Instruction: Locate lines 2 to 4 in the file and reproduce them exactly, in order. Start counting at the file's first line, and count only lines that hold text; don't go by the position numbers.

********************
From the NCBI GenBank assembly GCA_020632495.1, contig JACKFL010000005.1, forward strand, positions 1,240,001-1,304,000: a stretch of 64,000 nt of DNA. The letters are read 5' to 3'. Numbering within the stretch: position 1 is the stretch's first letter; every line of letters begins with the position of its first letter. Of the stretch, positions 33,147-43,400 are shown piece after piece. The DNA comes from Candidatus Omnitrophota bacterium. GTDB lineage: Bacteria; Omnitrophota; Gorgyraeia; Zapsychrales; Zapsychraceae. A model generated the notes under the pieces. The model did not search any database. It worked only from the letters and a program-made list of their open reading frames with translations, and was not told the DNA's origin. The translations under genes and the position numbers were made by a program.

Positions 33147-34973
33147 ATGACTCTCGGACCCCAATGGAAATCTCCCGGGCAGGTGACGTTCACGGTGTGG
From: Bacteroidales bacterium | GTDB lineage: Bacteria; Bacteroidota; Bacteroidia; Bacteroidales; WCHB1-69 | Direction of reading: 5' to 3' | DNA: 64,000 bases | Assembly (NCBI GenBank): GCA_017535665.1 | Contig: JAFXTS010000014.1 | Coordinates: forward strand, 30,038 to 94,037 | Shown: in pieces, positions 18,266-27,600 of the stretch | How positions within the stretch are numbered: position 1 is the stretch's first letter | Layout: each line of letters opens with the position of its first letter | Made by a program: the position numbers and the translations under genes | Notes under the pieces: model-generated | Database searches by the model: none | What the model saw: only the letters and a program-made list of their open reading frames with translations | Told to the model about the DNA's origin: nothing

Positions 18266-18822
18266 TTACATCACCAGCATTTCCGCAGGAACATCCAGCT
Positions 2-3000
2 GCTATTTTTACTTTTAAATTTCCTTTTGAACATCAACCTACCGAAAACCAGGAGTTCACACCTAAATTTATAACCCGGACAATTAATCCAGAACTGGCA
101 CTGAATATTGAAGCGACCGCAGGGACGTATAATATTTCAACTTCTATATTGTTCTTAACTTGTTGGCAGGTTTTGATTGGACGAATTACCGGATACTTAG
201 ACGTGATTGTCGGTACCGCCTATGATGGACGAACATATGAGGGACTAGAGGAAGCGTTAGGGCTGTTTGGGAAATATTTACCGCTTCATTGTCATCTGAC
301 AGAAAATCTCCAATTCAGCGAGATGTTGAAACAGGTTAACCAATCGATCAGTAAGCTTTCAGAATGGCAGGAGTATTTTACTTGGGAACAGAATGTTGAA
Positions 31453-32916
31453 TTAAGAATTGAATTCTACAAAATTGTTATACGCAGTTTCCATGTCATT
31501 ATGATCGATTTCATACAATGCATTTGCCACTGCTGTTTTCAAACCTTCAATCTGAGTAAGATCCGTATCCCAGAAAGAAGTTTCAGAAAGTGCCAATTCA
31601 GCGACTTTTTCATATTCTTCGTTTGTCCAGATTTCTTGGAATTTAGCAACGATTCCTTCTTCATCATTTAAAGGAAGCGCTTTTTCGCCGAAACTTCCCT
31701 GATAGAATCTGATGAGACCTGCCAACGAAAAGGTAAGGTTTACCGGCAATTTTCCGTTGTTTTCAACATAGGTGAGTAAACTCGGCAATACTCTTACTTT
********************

Positions 33147-34973
33147 ATGACTCTCGGACCCCAATGGAAATCTCCCGGGCAGGTGACGTTCACGGTGTGG
From: Bacteroidales bacterium | GTDB lineage: Bacteria; Bacteroidota; Bacteroidia; Bacteroidales; WCHB1-69 | Direction of reading: 5' to 3' | DNA: 64,000 bases | Assembly (NCBI GenBank): GCA_017535665.1 | Contig: JAFXTS010000014.1 | Coordinates: forward strand, 30,038 to 94,037 | Shown: in pieces, positions 18,266-27,600 of the stretch | How positions within the stretch are numbered: position 1 is the stretch's first letter | Layout: each line of letters opens with the position of its first letter | Made by a program: the position numbers and the translations under genes | Notes under the pieces: model-generated | Database searches by the model: none | What the model saw: only the letters and a program-made list of their open reading frames with translations | Told to the model about the DNA's origin: nothing